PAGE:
Bernice and Carroll Pitts receive a commemorative certificate from L.A. County Supervisor Kenneth Hahn in 1982

Bernice and Carroll Pitts receive a commemorative certificate from L.A. County Supervisor Kenneth Hahn in 1982

Carroll Pitts, Jr. also earned an M.A. in Religion from Pepperdine College in 1969, producing his thesis A Critical Study of Civil Rights Practices, Attitudes and Responsibilities in Churches of Christ. Throughout his career, Carroll specialized in church administration and personal evangelism, serving as the Minister of the Normandie Church of Christ in Los Angeles for over two decades. Carroll and Bernice traveled widely in support of Christian education, conducting workshops and gospel meetings in places as diverse as South Africa, Egypt, Rome, London, and Haiti. Carroll also taught classes at the annual Pepperdine Bible Lectures in addition to teaching part-time in Pepperdine University’s Religion Division. He passed in 1987. We are very grateful to Bernice for this donation, which we hope will honor his memory and celebrate the achievements they made together through a life devoted to God and Christian education.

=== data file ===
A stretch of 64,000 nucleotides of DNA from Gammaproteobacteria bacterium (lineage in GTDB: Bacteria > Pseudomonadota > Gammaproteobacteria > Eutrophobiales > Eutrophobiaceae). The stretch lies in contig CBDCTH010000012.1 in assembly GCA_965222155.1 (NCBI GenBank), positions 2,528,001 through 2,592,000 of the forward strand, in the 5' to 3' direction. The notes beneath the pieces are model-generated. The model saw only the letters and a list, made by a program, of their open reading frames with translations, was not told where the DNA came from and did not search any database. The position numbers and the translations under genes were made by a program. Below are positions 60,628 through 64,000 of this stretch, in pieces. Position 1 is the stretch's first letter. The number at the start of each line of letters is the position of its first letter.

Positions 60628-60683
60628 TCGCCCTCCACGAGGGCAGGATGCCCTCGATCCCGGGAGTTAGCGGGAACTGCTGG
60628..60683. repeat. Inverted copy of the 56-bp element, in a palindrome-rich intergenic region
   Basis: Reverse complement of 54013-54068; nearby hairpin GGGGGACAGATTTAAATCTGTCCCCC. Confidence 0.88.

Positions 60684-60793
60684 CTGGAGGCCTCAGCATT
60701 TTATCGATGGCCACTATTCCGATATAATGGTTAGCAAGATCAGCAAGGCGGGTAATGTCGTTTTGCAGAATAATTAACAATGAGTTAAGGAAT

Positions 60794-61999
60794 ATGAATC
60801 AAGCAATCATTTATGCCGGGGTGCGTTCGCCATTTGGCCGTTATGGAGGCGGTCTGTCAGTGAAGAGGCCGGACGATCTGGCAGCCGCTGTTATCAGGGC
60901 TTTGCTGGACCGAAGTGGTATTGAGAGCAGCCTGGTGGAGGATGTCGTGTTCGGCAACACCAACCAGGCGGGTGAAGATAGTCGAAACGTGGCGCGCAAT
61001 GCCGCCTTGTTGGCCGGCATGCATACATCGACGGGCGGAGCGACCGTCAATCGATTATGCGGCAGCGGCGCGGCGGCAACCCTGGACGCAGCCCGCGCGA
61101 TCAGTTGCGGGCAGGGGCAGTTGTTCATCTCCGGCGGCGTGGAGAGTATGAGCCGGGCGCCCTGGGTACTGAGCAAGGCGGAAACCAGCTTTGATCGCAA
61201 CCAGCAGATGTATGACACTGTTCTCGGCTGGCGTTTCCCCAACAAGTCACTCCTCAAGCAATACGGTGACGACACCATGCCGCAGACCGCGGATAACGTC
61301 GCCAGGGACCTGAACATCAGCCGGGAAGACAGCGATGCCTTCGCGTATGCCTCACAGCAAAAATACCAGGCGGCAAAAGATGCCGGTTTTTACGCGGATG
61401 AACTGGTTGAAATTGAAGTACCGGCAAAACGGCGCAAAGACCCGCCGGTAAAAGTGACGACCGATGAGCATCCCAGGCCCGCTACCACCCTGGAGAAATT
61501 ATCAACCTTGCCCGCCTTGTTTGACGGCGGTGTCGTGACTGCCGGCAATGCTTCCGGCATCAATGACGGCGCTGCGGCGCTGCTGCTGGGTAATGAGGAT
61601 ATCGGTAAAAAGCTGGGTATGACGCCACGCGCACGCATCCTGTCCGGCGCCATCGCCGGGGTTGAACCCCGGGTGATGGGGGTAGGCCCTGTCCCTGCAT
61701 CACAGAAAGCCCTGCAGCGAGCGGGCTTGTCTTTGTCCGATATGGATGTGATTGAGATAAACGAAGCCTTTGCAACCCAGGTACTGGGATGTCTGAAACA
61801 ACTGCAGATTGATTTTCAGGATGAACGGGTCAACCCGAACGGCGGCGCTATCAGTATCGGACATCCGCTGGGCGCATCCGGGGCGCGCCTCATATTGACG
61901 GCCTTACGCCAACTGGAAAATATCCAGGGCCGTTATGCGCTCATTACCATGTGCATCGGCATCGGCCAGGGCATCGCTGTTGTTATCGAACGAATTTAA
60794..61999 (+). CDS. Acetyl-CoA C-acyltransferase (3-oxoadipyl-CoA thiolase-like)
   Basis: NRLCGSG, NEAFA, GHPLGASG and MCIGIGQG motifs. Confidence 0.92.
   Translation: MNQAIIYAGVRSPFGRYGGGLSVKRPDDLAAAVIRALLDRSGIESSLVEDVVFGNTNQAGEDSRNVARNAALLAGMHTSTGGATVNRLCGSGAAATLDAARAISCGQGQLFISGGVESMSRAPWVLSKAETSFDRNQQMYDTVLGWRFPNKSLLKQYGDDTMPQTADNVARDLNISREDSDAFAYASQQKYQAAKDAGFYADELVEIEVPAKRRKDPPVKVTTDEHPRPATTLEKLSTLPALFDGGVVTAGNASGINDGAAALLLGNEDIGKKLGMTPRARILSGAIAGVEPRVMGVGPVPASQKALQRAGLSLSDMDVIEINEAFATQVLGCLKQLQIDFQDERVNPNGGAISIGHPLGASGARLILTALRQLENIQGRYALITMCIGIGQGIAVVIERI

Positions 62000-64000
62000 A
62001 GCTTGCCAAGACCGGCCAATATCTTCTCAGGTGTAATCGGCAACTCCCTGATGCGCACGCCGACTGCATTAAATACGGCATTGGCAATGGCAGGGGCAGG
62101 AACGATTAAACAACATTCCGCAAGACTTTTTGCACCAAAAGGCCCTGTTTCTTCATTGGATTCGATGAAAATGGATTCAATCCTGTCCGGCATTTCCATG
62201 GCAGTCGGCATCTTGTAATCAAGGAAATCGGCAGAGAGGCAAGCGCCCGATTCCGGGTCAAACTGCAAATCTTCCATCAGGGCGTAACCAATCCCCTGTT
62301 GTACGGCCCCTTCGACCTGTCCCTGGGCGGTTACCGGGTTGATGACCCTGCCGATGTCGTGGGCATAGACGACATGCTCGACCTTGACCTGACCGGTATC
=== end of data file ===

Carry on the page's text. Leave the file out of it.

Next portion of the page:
If you are an alumnus interested in donating materials to this collection, please contact our Archivist, Katie Richardson at (310) 506-4323 or Katie.Richardson@pepperdine.edu.

T.E. Lawrence Exhibit Opens in Payson Library

This blog post was written by Victoria Collie, Special Collections and University Archives Intern.